Donald Trump on Wednesday fulfilled his promise to release his list of potential Supreme Court nominees -- a group he has vowed would consist of conservative jurists with "great intellects."
The most notable names among his picks are Texas Supreme Court Justice Don Willett and U.S. Circuit Judges Diane Sykes and William Pryor, all of whom are well respected in Republican circles.
On Friday, Willett led the Texas Supreme Court in an unanimous ruling that the state's crumbling school infrastructure meets "minimum constitutional requirements" despite grave budget shortfalls. Last summer, a senior editor at libertarian publication Reason praised Willett for authoring "a full-throated defense of economic liberty" in a state licensing case.
Trump has previously referred to both Sykes and Pryor as judges who "would best represent the conservative values we need to protect." The two George W. Bush appointees have staunchly conservative records, according to an analysis by ThinkProgress' Ian Millhiser.
The other judges on the list aren't exactly household names, and are drawn largely from federal appeals courts across the country.
They include Steven Colloton, an 8th Circuit judge who once clerked for former Chief Justice William Rehnquist and served as a Justice Department lawyer; his colleague Raymond Gruender, who worked as a federal prosecutor in Missouri for several years before Bush appointed him to the bench; 6th Circuit judge Raymond Kethledge, another Bush appointee with experience in both public service and private practice; and Thomas Hardiman, whom Bush appointed to both a district and appellate court position.
The list is rounded out by four state Supreme Court justices: Joan Larsen of Michigan, Allison Eid of Colorado, Thomas Lee of Utah and David Stras of Minnesota.
Trump included only three women and no minorities on his list of judges. But none of his suggested potential candidates graduated from Harvard Law School, and only one went to Yale -- something that addresses a common critique of the current Supreme Court, which only includes justices from Ivy League law schools.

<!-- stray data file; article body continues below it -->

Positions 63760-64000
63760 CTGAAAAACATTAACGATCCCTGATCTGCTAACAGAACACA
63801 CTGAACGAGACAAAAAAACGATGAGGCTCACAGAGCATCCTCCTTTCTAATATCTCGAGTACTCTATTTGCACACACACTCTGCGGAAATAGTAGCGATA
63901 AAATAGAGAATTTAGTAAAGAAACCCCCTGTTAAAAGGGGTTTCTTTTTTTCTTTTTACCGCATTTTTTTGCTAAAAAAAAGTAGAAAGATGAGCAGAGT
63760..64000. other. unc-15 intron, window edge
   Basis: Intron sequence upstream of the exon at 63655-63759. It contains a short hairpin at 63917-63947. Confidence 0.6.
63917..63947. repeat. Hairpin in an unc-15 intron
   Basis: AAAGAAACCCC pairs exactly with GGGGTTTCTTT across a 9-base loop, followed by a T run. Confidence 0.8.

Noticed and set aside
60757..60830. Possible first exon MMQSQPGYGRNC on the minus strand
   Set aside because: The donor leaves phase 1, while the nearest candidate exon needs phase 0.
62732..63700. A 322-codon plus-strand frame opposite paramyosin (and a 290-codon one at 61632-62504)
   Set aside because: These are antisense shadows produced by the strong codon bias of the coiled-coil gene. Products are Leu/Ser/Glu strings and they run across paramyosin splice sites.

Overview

Of the names on the 11-judge list, five coincide with those put forward by Heritage: Willett, Sykes, Pryor, Colloton and Gruender.
Conservatives have warned that the presumptive Republican nominee, who has displayed shifting views on hotly contested issues such as abortion and same-sex marriage, may not be up to the task of securing the legacy of the late Justice Antonin Scalia, who died in February.
“Justice Scalia was a remarkable person and a brilliant Supreme Court Justice. His career was defined by his reverence for the Constitution and his legacy of protecting Americans’ most cherished freedoms," Trump said in a statement accompanying his list of names.
"At a time when the future of the issues most vital to conservatives is more tied to the Court’s composition than ever before, the Republican party is about to nominate a man who inspires little confidence in conservatives," senior political correspondent Jim Geraghty wrote.
Some people Heritage suggested, like former Solicitor General Paul Clement and Sen. Mike Lee (R-Utah) -- both of whom have served as clerks on the Supreme Court -- didn't make the cut. (Lee's brother, Thomas, did make Trump's list; the two are sons of the late Rex E. Lee, former U.S. solicitor general under Ronald Reagan and onetime president of Brigham Young University.)
Neither did Sen. Ted Cruz (R-Texas), who has denied being interested in the job whenever he has been asked about it.
The Judicial Crisis Network, a conservative advocacy group that has fiercely opposed President Barack Obama's choice of Merrick Garland for the Supreme Court, seemed to be pleased with Trump's selections.
"The names on this list would need to be vetted, obviously, but they all seem to share in common a record of putting the law and the Constitution ahead of their political preferences," Carrie Severino, the group's chief counsel, said in a statement.
Senate Judiciary Chairmain Chuck Grassley (R-Iowa) also looked on Trump's wish list approvingly. He had previously called Trump's clinching of the Republican nomination a "gamble" for the future of the Supreme Court, and for the last two months has roundly refused to hold a hearing on Garland.
"Understanding the types of judges a presidential nominee would select for the Supreme Court is an important step in this debate so that the American people can have a voice in the direction of the Supreme Court for the next generation," Grassley said in a statement shared by the Trump campaign.
The White House, meanwhile, downplayed the announcement as yet another sign that Republicans are not interested in meeting Obama in the middle on Garland, who is widely regarded as a moderate nominee.
"I would be surprised if there are any Democrats who would describe any of those 11 individuals as a consensus nominee," said White House spokesman Josh Earnest at his Wednesday briefing. "But the individual who President Obama has put forward is somebody that Republicans have described as a consensus nominee. I think that speaks to the wisdom of the Senate acting on the president's nomination."
Editor's note: Donald Trump regularly incites political violence and is a serial liar, rampant xenophobe, racist, misogynist
This article has been updated throughout.